Toronto Mayor Rob Ford is a step closer to quashing the controversial five-cent bag fee that city shoppers have been paying for nearly three years, but he will still need council’s approval to end it.
The mayor has been pushing to end the bag fee, despite city staff's recommendations to direct a portion of proceeds from the fee to tree canopy protection.
Staff had recommended that major retailers be asked to voluntarily donate the revenue that they get from the fee to protect the city's canopy from an infestation of the emerald ash borer bug, which has caused a lot of damage to city trees.The executive committee was to vote on a motion on that proposal on Monday.
But the mayor introduced an amendment to that motion to “declare the Plastic Bag Fee program a success” and rescind its accompanying bylaw by July 1, 2012.
The amended motion carried, along with an amendment from Coun. Cesar Palacio to request that retailers display “how much they are contributing of the plastic bag fee to the tree canopy program.”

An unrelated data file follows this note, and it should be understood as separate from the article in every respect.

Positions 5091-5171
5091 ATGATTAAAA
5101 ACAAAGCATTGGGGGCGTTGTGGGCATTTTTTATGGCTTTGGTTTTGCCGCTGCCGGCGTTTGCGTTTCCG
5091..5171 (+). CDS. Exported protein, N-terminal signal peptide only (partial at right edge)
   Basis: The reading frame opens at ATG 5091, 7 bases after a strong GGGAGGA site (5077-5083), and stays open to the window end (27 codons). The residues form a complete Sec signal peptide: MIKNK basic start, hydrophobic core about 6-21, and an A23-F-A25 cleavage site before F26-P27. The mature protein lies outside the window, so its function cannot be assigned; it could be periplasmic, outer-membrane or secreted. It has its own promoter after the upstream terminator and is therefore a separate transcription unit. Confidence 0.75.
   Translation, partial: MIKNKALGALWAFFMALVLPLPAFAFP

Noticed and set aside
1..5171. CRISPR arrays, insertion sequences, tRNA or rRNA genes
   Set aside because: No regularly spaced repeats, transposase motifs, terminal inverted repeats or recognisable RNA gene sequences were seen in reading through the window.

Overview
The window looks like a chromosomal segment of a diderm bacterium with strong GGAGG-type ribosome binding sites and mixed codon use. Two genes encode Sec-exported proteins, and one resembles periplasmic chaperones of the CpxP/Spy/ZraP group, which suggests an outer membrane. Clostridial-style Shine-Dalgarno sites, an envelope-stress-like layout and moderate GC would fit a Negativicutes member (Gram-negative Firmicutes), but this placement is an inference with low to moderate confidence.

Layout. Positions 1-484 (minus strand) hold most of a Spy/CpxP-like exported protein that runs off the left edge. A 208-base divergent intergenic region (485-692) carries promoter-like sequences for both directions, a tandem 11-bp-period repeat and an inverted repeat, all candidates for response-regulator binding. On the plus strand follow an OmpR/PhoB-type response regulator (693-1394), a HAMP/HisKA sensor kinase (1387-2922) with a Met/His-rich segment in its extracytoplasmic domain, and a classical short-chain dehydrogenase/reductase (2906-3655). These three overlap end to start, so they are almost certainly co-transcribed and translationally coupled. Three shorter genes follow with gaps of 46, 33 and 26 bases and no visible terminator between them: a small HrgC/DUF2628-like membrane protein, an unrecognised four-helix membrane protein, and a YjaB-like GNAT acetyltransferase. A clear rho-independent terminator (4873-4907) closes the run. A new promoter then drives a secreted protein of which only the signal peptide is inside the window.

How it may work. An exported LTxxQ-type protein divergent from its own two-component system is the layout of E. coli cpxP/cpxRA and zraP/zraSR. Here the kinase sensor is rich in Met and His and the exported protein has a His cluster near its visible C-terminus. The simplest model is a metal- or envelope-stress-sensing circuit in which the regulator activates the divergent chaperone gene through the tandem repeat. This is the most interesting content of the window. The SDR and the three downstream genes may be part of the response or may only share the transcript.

However, the mayor's proposal to scrap the bag fee mandate will have to pass a later vote in council in order for it take effect.
On his Sunday radio talk show, the mayor said the levy has "been around too long" and has served its purpose.
Retailers have been required to administer the five-cent bag fee since the summer of 2009, after a successful push for the levy by then-Mayor David Miller. The city doesn't make any money from the fee — the retailers get to keep all the proceeds.
The aim of the fee was to reduce plastic bag consumption, and city staff estimate that usage has dropped to 215 million bags annually from 457 million in 2008.